I am sure that the hon. Member is aware of the possibility of review after five years, but, although this exists, I make it perfectly clear that the hon. Member should not have any hope that consent is likely to be terminated. We must face the fact that the correct procedure has been gone through. Consent has been given and, subject to what I have said about the powers of the Minister, that is the extent to which he can go.
The point was raised that this was an area of outstanding beauty and it was asked whether it were known that this area was likely to be designated as such at the time of the inquiry. The hon. Member will know that there have been technical problems as to the extent of this area of natural beauty as regards advertising of the area, but paragraph 23 of the Minister's decision makes it abundantly clear that it was perfectly well known all along that this was an area of outstanding natural beauty.
The hon. Member raised the issue of precedents for putting this kind of cable underground. I wish to make clear what that would mean. The cost of putting 663 cable underground on the present system runs at about £1 million a mile, which is 18 to 20 times higher than the cost of putting it above the ground.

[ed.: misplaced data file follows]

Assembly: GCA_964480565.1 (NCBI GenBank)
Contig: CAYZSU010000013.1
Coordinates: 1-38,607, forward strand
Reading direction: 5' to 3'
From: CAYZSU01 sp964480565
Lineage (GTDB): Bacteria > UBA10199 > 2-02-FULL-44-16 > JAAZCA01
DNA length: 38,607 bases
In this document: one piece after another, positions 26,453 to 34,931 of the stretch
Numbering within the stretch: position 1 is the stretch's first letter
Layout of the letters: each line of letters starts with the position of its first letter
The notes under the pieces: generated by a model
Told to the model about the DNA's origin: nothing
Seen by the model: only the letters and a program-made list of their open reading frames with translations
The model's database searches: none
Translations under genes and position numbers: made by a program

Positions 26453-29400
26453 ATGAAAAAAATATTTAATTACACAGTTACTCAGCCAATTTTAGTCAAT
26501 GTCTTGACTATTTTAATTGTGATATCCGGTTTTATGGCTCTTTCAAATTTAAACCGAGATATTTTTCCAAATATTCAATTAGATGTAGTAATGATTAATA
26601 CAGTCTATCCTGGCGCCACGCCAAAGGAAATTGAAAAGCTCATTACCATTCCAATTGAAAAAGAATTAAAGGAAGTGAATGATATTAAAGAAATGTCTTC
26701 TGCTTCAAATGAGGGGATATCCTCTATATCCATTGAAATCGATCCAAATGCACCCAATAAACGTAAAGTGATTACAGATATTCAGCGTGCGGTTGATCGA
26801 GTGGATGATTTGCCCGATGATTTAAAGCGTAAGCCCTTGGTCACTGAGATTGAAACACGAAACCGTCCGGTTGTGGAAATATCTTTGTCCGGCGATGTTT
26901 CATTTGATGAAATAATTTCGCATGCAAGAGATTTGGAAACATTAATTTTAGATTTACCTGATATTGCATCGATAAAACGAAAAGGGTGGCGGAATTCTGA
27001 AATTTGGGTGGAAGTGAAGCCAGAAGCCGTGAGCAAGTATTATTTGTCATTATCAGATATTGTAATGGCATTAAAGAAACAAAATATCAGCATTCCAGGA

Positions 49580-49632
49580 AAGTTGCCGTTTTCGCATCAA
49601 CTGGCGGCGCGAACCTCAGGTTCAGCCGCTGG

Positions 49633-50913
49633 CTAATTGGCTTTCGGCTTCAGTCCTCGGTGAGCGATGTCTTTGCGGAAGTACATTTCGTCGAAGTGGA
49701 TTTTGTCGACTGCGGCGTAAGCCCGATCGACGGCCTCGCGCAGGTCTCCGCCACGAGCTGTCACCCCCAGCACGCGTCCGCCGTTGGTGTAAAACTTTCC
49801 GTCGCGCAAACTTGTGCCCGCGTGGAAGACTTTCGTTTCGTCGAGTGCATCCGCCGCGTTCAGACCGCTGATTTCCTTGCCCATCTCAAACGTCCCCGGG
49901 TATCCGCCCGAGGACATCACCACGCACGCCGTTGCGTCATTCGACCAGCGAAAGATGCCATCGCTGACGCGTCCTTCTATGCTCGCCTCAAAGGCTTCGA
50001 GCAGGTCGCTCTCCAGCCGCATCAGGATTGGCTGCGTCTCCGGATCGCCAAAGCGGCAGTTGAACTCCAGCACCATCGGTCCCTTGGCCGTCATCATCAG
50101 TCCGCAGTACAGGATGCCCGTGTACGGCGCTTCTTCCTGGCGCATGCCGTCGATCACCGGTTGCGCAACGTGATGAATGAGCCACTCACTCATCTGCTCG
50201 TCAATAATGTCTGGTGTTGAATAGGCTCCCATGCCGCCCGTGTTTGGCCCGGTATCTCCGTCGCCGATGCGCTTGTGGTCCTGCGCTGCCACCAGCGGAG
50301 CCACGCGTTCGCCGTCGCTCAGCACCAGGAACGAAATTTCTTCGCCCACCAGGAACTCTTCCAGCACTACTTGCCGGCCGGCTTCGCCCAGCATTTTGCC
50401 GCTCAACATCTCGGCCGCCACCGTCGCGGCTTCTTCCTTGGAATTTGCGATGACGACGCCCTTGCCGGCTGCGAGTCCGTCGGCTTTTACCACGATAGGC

§ Mr. Hordern
That is a very interesting figure which the hon. Gentleman has given, but it is a reduction on the estimates given by the Minister, which amounted to £1.2 million per mile. Is this a reduced estimate?
§ Mr. Morris
I thought I made it clear, without going into fine figures, that it was about £1 million a mile. Estimates, of course, vary.
There is no practical experience in this country of laying 400 kV lines underground, or indeed, maybe anywhere in the world. Physical difficulties are involved. If an underground cable were laid it would mean having a wide band right across the country, probably of a width of 57 feet. The equivalent required would be 877 tons of cable a mile, including 334 tons of copper a mile. Ten miles of this kind of underground line would increase the country's consumption of copper for electrical purposes by about 1.3 per cent. All these matters were considered by the Minister's predecessor.